ID eConsultation associated with decrease in 30-day mortality
Infectious disease eConsultation was associated with decreased 30-day mortality and hospital readmissions in a study conducted at two rural hospitals.
“We initiated our inpatient eConsult service because we recognized the need for infectious diseases support for smaller hospitals in the Mayo Clinic Health System,” Aaron J. Tande, MD, an infectious disease specialist at the Mayo Clinic, told Healio. “We performed this study in order to evaluate the impact on patient care and demonstrate the value this service provides to our institution and to the medical community.”
In a retrospective, propensity matched, case-control study, Tande and colleagues identified the first 100 consecutive inpatients evaluated with eConsultation from July 2018 through December 2018 as cases, and created a pool of 300 controls using hospital census reports. They recorded patient outcomes, as well as the experience of referring providers and consulting ID specialists and what interventions were made.
Results of the study showed that patients who received ID eConsultation had a 70% reduced risk for death within 30 days compared with controls(adjusted OR = 0.3; 95% CI, 0.2-0.7). Results also showed a trend toward decreased readmission within 30 days (aOR = 0.4; 95% CI, 0.2-1.1).
Additionally, the study showed that 18 of 19 hospitalists surveyed were “very satisfied” with the ease of the consult and the use of electronic health records in the process. According to the study, interventions recommended through the eConsultations included antibiotic type change (94%), antibiotic duration change (55%), antibiotic de-escalation (48%), additional laboratory testing (48%) and consultation with services outside of infectious disease (6%).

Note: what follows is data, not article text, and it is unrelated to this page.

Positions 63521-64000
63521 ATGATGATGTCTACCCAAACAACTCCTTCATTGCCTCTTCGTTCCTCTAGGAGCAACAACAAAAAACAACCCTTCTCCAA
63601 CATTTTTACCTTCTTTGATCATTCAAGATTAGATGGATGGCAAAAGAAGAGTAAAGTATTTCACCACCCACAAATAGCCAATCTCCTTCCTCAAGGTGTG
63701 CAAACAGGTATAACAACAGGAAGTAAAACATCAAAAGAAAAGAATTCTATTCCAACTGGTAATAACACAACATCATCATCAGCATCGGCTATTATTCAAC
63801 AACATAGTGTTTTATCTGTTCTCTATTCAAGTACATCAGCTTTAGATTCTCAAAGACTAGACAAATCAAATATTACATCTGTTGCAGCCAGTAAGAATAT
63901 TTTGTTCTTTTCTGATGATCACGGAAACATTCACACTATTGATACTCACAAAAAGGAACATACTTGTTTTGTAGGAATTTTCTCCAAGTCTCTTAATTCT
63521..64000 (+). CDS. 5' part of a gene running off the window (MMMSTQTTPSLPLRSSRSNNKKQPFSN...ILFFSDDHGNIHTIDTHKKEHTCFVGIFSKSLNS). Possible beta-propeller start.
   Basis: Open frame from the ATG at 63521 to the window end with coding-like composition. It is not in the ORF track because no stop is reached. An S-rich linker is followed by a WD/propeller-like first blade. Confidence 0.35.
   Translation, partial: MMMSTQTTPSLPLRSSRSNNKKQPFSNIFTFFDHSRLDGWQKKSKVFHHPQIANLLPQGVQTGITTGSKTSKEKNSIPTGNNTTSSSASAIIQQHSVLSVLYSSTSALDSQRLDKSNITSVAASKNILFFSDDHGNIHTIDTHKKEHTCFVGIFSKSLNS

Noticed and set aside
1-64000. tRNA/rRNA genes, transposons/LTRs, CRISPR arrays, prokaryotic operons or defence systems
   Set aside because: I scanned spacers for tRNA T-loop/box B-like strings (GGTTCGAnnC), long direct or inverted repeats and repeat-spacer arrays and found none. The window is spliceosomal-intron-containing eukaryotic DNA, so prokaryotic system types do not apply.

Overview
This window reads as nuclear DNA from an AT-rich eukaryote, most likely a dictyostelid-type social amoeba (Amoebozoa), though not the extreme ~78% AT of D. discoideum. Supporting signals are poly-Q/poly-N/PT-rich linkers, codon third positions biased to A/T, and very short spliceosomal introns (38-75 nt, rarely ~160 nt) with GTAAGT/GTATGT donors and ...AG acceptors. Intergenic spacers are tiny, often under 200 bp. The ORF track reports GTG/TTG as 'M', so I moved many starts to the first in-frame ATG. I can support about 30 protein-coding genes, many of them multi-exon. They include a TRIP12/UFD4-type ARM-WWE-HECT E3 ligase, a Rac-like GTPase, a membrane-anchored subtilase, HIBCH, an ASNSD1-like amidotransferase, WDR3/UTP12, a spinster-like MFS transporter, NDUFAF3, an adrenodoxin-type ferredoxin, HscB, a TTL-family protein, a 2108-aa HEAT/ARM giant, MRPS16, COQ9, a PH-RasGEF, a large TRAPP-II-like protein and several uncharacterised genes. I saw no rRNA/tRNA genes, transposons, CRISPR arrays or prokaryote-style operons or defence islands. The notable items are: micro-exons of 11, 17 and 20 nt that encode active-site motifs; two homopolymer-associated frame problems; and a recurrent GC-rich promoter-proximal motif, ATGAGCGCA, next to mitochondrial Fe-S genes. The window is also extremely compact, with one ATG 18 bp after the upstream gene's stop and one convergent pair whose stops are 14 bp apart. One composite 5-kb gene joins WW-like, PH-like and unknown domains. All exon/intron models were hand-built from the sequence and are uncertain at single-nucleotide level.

“We believe that this study demonstrates the utility of an asynchronous approach to infectious diseases care for patients hospitalized at locations without in-person ID specialists. This approach allows a more in-depth evaluation of a patient than a typical ‘curbside’ phone call but avoids the complexity of synchronous/video telehealth,” Tande said. “This is a potential option for small hospitals that are on the same electronic record as larger hospitals that have infectious diseases specialists. We feel that the future of ID telemedicine should include a variety of options individualized to the complexity and needs of each individual patient and capabilities of each health care facility.” – by Caitlyn Stulpin
Disclosures: Tande reports no relevant financial disclosures. Please see the study for all other authors’ relevant financial disclosures.